Gene linked to obesity
By Dr. Anthony Policastro
We all know people who eat all they want and never gain weight. Most of us just smell calories and seem to pile on the weight. We chalk it up to metabolism differences. A new study suggests a genetic reason for this - a gene called the ingrain beta 7 gene. The study was done in mice, however, this gene is also found in humans. Some people have this gene and some do not. In the study they compared mice with the gene to mice without the gene. Those with the gene use it to convert calories into fat. That way the fat storage can be used at a later time when calories are less available. Those without the gene ate as much as the mice with the gene but they never got fat. They had a problem storing the extra calories for future use. What is more important is that the mice with the gene not only got fatter. They also had issues with obesity, high blood pressure and cholesterol. They also had issues with sugar that is similar to what happens in humans with Type 2 diabetes and issues with developing atherosclerotic plaques in their arteries. These are all bad things. So why does this gene even exist? The answer is simple. Evolution. Our ancient ancestors had periods when there was a lot of food and periods when there was not as much food. Someone who could store fat better was more likely to survive. If they did so, they passed on the gene to their descendants. It is a classic example of what Darwin called survival of the fittest. Now many years later, we have a different food supply chain. It is more consistent. The result is that this kind of gene leads to things like obesity, diabetes, high cholesterol and high blood pressure. All of these things are bad for us. The result might be that the survival of the fittest in the future will be those individuals who do not have this gene. We no longer require a body that needs to deal with food shortages. The hope of the scientists who made this discovery is that perhaps we can use it. The next step would be to find a way to block that gene from acting. Then the question is could that stop all the complications that the gene currently causes? If so, there might be a way to treat the underlying issue which would prevent the need to later treat obesity, high blood pressure, diabetes and high cholesterol. We might be able to change the future evolution of the human race. So the next time you see someone who eats all they want and does not gain weight, you have an answer. They are integral beta 7 deficient. There is a term to add to your vocabulary.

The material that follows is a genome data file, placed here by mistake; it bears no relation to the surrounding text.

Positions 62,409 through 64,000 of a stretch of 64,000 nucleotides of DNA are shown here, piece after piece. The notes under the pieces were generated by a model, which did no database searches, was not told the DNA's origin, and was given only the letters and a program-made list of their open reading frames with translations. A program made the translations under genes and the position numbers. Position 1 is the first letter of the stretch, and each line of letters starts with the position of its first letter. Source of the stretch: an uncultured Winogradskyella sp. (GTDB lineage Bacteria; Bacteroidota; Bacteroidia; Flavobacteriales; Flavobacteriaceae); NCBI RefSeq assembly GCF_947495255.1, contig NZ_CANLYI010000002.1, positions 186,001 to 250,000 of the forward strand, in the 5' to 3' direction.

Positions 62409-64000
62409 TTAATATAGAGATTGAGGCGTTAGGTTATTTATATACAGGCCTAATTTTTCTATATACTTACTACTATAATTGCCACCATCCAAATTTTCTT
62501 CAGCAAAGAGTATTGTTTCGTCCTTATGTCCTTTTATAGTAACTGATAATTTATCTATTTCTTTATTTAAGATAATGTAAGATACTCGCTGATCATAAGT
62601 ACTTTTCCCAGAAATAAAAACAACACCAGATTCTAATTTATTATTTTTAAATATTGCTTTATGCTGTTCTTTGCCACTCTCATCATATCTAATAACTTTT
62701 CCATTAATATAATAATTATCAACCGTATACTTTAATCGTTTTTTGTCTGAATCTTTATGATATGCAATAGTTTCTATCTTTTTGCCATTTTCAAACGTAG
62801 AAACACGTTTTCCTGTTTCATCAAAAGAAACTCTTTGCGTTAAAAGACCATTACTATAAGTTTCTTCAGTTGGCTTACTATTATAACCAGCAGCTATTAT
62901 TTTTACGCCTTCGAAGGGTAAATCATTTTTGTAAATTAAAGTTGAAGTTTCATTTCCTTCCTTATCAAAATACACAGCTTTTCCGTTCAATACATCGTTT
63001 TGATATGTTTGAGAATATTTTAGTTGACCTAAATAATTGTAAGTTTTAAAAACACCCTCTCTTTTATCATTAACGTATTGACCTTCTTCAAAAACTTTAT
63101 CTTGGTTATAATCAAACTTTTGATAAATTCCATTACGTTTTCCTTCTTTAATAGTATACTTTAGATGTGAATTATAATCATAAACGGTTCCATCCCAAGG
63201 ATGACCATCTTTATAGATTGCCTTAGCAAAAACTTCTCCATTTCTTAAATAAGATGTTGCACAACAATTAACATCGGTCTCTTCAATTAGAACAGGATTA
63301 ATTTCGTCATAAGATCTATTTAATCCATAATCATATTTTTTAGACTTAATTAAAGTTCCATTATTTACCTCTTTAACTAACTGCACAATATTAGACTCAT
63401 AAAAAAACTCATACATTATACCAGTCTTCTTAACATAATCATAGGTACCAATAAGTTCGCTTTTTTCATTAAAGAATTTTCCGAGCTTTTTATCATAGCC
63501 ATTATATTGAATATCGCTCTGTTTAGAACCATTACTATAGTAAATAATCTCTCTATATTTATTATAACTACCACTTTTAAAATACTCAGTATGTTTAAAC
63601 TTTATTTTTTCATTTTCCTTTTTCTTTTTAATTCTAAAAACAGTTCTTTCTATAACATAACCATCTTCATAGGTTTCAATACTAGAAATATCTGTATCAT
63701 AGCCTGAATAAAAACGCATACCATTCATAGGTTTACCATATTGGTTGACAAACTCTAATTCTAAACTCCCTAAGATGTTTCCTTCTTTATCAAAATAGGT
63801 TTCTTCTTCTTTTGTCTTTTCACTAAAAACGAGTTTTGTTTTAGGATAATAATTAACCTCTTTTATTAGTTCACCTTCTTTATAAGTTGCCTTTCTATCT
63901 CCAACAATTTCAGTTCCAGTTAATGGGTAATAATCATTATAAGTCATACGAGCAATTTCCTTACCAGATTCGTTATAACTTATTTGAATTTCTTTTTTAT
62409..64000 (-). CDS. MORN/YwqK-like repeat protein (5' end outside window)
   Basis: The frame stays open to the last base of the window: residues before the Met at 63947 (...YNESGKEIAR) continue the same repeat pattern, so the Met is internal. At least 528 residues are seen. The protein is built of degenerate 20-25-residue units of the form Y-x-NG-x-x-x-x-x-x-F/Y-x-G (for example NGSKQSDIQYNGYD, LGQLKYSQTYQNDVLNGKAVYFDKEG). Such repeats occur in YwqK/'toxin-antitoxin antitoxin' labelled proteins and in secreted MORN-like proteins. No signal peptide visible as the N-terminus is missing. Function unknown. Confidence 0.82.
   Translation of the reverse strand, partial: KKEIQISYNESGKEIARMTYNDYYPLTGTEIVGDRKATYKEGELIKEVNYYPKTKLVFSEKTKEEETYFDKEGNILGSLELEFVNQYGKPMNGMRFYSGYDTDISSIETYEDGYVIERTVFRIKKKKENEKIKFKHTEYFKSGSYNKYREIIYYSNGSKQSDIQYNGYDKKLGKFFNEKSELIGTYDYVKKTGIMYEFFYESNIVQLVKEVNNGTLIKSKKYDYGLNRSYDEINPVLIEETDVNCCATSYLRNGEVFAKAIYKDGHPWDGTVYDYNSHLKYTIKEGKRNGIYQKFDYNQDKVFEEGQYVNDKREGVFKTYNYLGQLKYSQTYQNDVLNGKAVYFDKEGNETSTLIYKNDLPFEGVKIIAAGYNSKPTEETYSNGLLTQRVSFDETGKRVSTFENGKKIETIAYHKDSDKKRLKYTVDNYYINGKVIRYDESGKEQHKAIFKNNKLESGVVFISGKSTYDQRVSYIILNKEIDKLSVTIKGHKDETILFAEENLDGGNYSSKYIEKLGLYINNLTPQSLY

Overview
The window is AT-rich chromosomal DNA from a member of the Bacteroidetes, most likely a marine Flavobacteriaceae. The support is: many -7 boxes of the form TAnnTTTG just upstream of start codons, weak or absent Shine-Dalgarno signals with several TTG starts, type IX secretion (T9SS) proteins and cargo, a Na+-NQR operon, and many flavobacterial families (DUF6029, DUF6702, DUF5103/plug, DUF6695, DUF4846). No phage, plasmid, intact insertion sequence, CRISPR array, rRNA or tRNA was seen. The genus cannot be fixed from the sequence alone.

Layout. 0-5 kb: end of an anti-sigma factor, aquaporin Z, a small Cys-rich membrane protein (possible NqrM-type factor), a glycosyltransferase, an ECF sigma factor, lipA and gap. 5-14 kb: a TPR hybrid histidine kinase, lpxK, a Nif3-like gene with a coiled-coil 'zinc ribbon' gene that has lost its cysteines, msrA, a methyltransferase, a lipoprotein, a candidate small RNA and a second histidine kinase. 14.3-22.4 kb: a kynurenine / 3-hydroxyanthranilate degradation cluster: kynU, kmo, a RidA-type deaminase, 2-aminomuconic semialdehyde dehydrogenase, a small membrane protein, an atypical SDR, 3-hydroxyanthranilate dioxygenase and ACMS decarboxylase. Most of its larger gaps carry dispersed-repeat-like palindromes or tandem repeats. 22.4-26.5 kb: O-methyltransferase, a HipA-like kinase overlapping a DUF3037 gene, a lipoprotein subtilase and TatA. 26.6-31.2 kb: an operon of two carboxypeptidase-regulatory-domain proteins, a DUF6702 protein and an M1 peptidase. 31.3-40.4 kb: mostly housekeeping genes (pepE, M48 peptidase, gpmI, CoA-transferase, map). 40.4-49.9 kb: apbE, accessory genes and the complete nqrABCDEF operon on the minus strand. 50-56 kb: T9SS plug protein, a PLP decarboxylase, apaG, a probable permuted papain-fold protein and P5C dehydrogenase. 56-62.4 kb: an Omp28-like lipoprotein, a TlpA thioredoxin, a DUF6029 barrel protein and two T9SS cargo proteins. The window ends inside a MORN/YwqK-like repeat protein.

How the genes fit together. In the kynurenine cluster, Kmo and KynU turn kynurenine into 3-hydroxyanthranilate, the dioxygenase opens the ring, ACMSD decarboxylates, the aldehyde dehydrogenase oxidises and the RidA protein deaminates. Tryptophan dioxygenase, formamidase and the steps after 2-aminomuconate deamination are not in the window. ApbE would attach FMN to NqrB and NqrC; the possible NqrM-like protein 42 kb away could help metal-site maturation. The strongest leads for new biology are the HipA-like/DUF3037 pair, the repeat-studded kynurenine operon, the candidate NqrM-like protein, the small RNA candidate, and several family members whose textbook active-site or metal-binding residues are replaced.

"Living Beyond Cancer' series
The Cancer Support Community-DE is presenting an ongoing Survivorship Series called Living Beyond Cancer. This series will explore a variety of topics to help anyone whose life is touched by cancer learn how they can live their best life possible. Other topics include nutrition, exercise, stress release, and medical management. On Thursday, Feb. 28 at 5:30 p.m. Cancer Support Community will offer Living Beyond Cancer: Emotional Support at the Cancer Support Community's Sussex County Facility in Rehoboth. Register in advance by calling 645-9150. There is no charge to participate. To learn more about the Cancer Support Community, visit www.cancersupportdelaware.org.
Nanticoke Weight Loss and surgery groups Nanticoke Weight Loss & General Surgery hosts free bariatric support groups three times a month at the Nanticoke Training Center located within the Miller Building at 121 S. Front Street in Seaford. Support group meetings consist of guest speakers and presentations to provide useful information about nutrition, supplements, exercise and behavior modifications. Patients and their spouses, family members or friends are welcome to attend. Registration is not required.
For more information about these support groups or other services provided by Nanticoke Weight Loss & General Surgery, visit www.nanticokeweightloss.org or call 302-536-5395.
- The general bariatric support group is open to all bariatric patients before and after their surgery and is held monthly the first Monday from 5:30 to 6:30 p.m. and the fourth Monday from 6 to 7 p.m.
- The post-op bariatric support group is designed for post-op bariatric patients and is held on the second Tuesday of each month from 6 to 7 p.m.
Weekly caregiver support group A cancer diagnosis not only affects the diagnosed person but their family and friends as well. Join Louise White, LCSW, as she addresses the issues surrounding the important role of caregiver. Louise will help make sense of the turmoil and learn practical ways of coping. A weekly Caregiver Support Group is offered at the Cancer Support Community Delaware in Rehoboth Beach on Thursdays at 1 p.m. This program coincides with the program for the Cancer Support Group, which is available for people currently affected by cancer. Call 302-645-9150 to register and for more information. All programs at Cancer Support Community are offered free of charge to people with cancer and their loved ones.